Famous, some say infamous, Afghan and Uzbek military Commander General Abdul Rashid Dostum (left) pictured with Canadian journalist Scott Taylor. Photo by Sasha Uzunov 2007. Dostum has never been on a “losing side” in 30 years of war in Afghanistan. Recent developments have seen Afghan Army soldiers turning on their NATO and Australian military allies.


Australian PM Gillard & Andrew Bolt correct on not speeding up Afghan War withdrawal 

by Sasha Uzunov

It is not everyday that we witness Australia’s Prime Minister Julia Gillard and her staunchest critic, conservative newspaper columnist Andrew Bolt agreeing on an issue, namely the staying the course in the Afghanistan War and not speeding up the planned withdrawal, because of the recent tragic deaths of 5 Australian soldiers, three of which killed by an allied rogue Afghan soldier.

Pundits and “experts” on the Afghanistan War have not been able to resist in re-inventing the wheel. We now call booby-traps or makeshift mines as “improvised explosive devices” (IED); Green on Blue attack means an allied Afghan soldier turning against his NATO or Australian military trainer. In the past we would have referred to this as simply as enemy infiltration, subterfuge, enemy in disguise, espionage, Trojan Horse, Fifth Columnist, swinging voter,  hedging your bets and so on.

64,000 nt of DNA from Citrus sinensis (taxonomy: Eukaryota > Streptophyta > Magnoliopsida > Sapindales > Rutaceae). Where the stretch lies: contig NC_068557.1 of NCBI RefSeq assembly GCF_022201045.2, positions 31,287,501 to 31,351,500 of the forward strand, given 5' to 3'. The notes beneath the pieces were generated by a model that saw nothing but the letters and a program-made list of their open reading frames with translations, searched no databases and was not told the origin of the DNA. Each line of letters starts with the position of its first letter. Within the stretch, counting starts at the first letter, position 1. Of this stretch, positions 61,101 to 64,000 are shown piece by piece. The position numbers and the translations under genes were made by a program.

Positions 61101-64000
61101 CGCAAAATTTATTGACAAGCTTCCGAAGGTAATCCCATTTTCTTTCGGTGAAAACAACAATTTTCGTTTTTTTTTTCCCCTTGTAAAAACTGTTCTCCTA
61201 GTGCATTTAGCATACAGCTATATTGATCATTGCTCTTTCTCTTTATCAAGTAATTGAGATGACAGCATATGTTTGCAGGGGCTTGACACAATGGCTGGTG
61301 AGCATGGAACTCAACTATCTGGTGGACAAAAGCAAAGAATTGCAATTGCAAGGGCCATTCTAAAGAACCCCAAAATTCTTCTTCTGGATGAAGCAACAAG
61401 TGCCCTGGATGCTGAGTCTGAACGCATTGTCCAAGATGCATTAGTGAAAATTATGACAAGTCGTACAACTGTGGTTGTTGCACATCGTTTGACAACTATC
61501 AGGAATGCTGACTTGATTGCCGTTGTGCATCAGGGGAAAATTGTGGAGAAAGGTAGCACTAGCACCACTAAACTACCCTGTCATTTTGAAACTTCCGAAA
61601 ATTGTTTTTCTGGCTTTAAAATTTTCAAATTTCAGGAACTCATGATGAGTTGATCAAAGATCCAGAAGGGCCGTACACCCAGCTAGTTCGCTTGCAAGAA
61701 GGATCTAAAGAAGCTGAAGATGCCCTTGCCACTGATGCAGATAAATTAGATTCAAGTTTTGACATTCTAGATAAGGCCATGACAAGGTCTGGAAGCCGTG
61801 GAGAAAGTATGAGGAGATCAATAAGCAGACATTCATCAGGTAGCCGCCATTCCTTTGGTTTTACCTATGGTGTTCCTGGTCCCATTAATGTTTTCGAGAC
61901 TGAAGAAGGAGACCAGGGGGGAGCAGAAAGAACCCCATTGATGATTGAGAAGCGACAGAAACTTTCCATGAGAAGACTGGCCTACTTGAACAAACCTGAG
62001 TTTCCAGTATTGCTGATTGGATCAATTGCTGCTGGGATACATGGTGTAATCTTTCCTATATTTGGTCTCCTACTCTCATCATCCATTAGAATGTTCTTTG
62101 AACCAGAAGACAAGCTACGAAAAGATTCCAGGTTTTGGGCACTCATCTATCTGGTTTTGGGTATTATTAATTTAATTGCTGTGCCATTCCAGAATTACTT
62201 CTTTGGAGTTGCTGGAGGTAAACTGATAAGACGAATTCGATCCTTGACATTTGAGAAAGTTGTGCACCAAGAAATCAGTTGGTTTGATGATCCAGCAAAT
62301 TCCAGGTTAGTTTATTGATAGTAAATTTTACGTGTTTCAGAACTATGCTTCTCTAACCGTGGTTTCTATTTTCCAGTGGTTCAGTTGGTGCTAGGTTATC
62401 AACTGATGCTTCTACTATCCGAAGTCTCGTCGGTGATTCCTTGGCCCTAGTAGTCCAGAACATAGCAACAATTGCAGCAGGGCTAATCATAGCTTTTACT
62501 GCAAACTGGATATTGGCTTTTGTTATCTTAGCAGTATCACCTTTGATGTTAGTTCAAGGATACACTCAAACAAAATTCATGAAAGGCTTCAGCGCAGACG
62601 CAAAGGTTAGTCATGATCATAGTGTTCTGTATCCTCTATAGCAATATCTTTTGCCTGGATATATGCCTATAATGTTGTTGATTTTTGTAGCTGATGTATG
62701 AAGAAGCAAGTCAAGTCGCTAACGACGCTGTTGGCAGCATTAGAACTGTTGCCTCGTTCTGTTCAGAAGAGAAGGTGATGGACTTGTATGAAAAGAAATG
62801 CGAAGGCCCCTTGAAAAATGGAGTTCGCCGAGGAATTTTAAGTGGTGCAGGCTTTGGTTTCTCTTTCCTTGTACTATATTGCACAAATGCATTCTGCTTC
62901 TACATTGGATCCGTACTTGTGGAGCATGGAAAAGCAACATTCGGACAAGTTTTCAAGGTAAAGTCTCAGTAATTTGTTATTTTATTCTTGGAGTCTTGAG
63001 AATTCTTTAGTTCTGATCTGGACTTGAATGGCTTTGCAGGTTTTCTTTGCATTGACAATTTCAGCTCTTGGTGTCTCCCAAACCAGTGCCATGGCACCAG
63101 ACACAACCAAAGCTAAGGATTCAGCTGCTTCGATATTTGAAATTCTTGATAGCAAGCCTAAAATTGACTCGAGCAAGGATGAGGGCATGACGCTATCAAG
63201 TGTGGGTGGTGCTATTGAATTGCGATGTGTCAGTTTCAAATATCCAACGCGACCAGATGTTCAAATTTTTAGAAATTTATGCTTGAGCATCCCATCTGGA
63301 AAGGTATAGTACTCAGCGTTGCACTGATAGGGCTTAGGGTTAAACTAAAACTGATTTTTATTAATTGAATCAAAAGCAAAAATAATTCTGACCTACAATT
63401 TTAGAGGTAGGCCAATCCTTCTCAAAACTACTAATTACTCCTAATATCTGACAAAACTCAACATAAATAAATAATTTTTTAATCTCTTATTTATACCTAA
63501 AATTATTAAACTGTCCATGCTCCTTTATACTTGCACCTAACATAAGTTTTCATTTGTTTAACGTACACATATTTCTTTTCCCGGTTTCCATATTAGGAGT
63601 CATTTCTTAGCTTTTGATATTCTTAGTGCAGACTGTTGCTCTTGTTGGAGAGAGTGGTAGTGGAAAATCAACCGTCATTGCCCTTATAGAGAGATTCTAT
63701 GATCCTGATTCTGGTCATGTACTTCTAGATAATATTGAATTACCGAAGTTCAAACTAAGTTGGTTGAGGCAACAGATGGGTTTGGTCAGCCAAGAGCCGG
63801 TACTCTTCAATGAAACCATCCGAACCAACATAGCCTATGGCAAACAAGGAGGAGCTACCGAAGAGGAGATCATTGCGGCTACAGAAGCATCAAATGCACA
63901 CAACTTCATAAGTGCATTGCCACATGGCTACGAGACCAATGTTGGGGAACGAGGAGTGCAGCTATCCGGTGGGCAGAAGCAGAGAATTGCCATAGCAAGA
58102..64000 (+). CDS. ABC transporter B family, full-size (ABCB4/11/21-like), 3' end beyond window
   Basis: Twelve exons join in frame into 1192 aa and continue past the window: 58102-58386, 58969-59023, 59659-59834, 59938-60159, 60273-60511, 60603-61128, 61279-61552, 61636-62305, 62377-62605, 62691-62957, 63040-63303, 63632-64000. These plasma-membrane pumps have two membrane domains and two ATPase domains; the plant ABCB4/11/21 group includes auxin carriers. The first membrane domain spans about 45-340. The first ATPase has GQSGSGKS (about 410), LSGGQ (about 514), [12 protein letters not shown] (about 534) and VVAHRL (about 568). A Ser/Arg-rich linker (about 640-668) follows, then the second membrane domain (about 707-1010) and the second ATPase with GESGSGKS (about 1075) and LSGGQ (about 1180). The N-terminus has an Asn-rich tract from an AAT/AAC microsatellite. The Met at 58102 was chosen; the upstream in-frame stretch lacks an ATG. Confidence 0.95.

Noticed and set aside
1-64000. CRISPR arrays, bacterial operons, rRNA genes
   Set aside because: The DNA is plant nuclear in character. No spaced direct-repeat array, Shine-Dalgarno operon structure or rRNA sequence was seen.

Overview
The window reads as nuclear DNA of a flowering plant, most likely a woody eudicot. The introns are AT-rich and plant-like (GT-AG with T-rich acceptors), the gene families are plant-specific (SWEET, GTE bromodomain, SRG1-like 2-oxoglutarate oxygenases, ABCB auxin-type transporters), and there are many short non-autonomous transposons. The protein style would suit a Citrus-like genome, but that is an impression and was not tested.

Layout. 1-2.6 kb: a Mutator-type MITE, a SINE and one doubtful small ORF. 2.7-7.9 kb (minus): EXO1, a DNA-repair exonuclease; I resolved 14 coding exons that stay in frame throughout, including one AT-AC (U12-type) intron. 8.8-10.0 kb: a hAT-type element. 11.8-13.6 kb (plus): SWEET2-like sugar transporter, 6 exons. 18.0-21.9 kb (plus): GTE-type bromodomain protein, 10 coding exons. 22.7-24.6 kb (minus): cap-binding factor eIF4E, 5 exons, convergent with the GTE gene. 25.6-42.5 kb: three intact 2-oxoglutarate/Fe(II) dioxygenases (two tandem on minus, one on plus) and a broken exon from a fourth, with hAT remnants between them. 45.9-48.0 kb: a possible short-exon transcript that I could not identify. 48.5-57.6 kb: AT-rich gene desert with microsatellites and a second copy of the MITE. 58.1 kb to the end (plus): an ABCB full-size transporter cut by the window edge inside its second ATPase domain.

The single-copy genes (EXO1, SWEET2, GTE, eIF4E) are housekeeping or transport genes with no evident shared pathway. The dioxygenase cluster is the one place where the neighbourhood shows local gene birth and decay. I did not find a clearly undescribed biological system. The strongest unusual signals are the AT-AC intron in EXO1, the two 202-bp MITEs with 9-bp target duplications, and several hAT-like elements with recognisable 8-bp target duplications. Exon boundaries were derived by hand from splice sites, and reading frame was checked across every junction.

But this phenomenon is nothing new, and it even applies in a non-lethal form in civilian behaviour or politics, I call this Green on Sacre Bleu attack. More on that later!

In World War II (1939-45) Italy changed sides in 1943 after first supporting Nazi German and then became part of the”Allies:” Britain, US, etc. We have Italian “allies” who march on ANZAC Day, April 25, here in Melbourne every year. Bulgaria did the same thing as Italy but in 1944 and later became a Soviet Bloc satellite.

France began as an ally of Britain in 1939 before falling under German occupation in 1940. A collaborationist Vichy French regime (1940-44) had soldiers fighting the British and Australian troops in Syria, in the Middle-East. However, a Free French Army under exiled General Charles De Gaulle sided with Britain and a domestic French Resistance took part in sabotage and guerllia style warfare against the German occupiers.

Many conclusions can be drawn from the spike in Green on Blue attacks, that is Afghan Army soldiers killing American or Australian troops, One would be a new phase in the Taliban’s war against foreign troops, and this type of warfare is as old as time itself. I mentioned previously the Trojan Horse. In more recent times, say World War II, notorious Nazi German elite troops from the SS dressed up as Polish troops and staged an attack on the German border on 31 August 1939. Known as the Gleiwitz incident, this was the pretext used by German dictator Adolf Hitler to launch his invasion of Poland and the start of World War II.